1. The poet Nanos Valaoritis recalls in 1943, after Gatsos had just published Amorgos, that he and Gatsos were walking and talking in central Athens when they ran into an animated Angelos Sikelianos, who said to Gatsos: ‘I was reading your Amorgos on the boat on my way back from Aegina and I said to myself like Homer, like Homer.’

Valaoritis says he was surprised by Gatsos’ apparent indifference to receiving such praise from this most important and prestigious poet, and when asked about his reaction, Gatsos replied. ‘He hasn’t even read it. He’s just saying he has.’

 2. And then, Haris Vlavianos recalls an exchange he had with Gatsos regarding Gatsos’ great friend, Odysseas Elytis. Gatsos asked Vlavianos if he liked Elytis’ poetry. Yes, said Vlavianos. Which of his poems do you like, Gatsos went on rather insistently. The Light Tree and Six Plus One Remorses. Good, you’re on the right path; thank God, you didn’t say Axion Esti.

Vlavianos explains this unusual for Gatsos expression of malice, particularly aimed at his close friend Elytis, as reflecting Gatsos’ slight annoyance with Elytis and his tendency, as Gatsos saw it, to write certain poems that were consciously designed to establish him as the poet of the nation.

Sunday, 11 November 2018

Nikos Gatsos: on the Greek character

Here we have the poet and lyricist Nikos Gatsos in a short documentary for Canadian TV shot in 1964 in which he talks about the elements he believes constitute the common Greek identity –  philotimo, ambition, materialism, grand gestures, egotism, volatility, extremism, gregariousness, love of solitude, sensuousness, sorrow, melancholy, defiance, sentimentality – though what he is really referring to is what informs his own art.

Monday, 29 October 2018

Cyprus, Rimbaud and the British empire

Long ago, if my memory serves me, my life was a banquet where everyone’s heart was generous, and where all wines flowed.
One evening I pulled Beauty down on my knees. I found her embittered and I cursed her.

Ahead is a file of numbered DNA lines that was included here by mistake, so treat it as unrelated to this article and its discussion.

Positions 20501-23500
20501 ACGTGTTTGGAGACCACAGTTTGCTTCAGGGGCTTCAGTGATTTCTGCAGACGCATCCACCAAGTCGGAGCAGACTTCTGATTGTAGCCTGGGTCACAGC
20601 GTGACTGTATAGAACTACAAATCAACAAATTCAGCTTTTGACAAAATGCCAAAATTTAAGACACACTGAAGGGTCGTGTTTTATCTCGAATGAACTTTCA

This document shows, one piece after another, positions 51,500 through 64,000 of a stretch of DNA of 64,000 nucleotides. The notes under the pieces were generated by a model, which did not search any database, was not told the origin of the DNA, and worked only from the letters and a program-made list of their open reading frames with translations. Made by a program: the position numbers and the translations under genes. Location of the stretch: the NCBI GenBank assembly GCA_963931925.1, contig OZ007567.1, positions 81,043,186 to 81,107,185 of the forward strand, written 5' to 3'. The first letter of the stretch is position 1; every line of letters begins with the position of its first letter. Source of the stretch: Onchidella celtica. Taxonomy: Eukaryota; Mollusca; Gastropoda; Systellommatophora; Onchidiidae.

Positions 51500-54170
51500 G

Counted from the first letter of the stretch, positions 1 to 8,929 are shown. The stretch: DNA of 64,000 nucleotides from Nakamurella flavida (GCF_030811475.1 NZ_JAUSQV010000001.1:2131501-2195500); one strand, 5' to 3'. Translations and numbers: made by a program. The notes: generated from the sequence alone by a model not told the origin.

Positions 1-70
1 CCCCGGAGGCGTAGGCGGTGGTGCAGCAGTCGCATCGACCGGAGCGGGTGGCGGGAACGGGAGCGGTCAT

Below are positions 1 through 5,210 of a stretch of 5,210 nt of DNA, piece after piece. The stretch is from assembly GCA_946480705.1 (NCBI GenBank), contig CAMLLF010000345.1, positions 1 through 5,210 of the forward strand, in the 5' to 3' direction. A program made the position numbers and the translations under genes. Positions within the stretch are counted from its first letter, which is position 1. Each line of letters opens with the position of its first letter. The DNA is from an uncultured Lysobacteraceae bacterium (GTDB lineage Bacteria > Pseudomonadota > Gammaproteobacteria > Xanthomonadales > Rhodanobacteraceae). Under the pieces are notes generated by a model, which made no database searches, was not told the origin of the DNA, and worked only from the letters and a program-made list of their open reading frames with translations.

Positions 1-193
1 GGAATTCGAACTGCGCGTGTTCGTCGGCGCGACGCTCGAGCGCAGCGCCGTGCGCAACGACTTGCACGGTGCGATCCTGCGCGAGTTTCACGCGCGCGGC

(Rimbaud: A Season in Hell).

In return for the Ottoman empire ceding it Cyprus in 1878 under the provisions of the Treaty of Berlin which ended the Russo-Turkish war of 1877-1878, Britain agreed to continue its support to preserve Turkey against perceived Russian ambitions in the Balkans and the Caucuses.

Britain’s support for Turkey was hugely controversial domestically. Gladstone was appalled that Britain was backing Turkey in the Balkans, particularly after the atrocities committed by the Turks in suppressing the Bulgarian uprising in 1876.

‘Let the Turks’, Gladstone wrote, in his famous pamphlet The Bulgarian Horrors and the Eastern Question, ‘carry away their abuses, in the only possible manner, namely, by carrying off themselves. Their Zaptiehs and their Mudirs, their Blmhashis and Yuzbashis, their Kaimakams and their Pashas, one and all, bag and baggage, shall, I hope, clear out from the province that they have desolated and profaned.’

The Anglo–Turkish Convention, it seemed to Gladstone, was a tawdry deal – ‘an act of duplicity not surpassed and rarely equalled in the history of nations’ – another demonstration of Disraelian showmanship and vanity in which Britain committed itself to preserving the Ottoman empire, a murderous and base entity for Gladstone, in exchange for Cyprus, a pointless adornment to the British empire, which was accumulating colonies like a thief accumulating swag.

But Disraeli was convinced that Cyprus would be a vital asset for the British empire – an Eastern Mediterranean Malta or Gibraltar – a military and naval bastion to protect Turkey in Asia Minor and British imperial interests in the Suez Canal and the Middle East.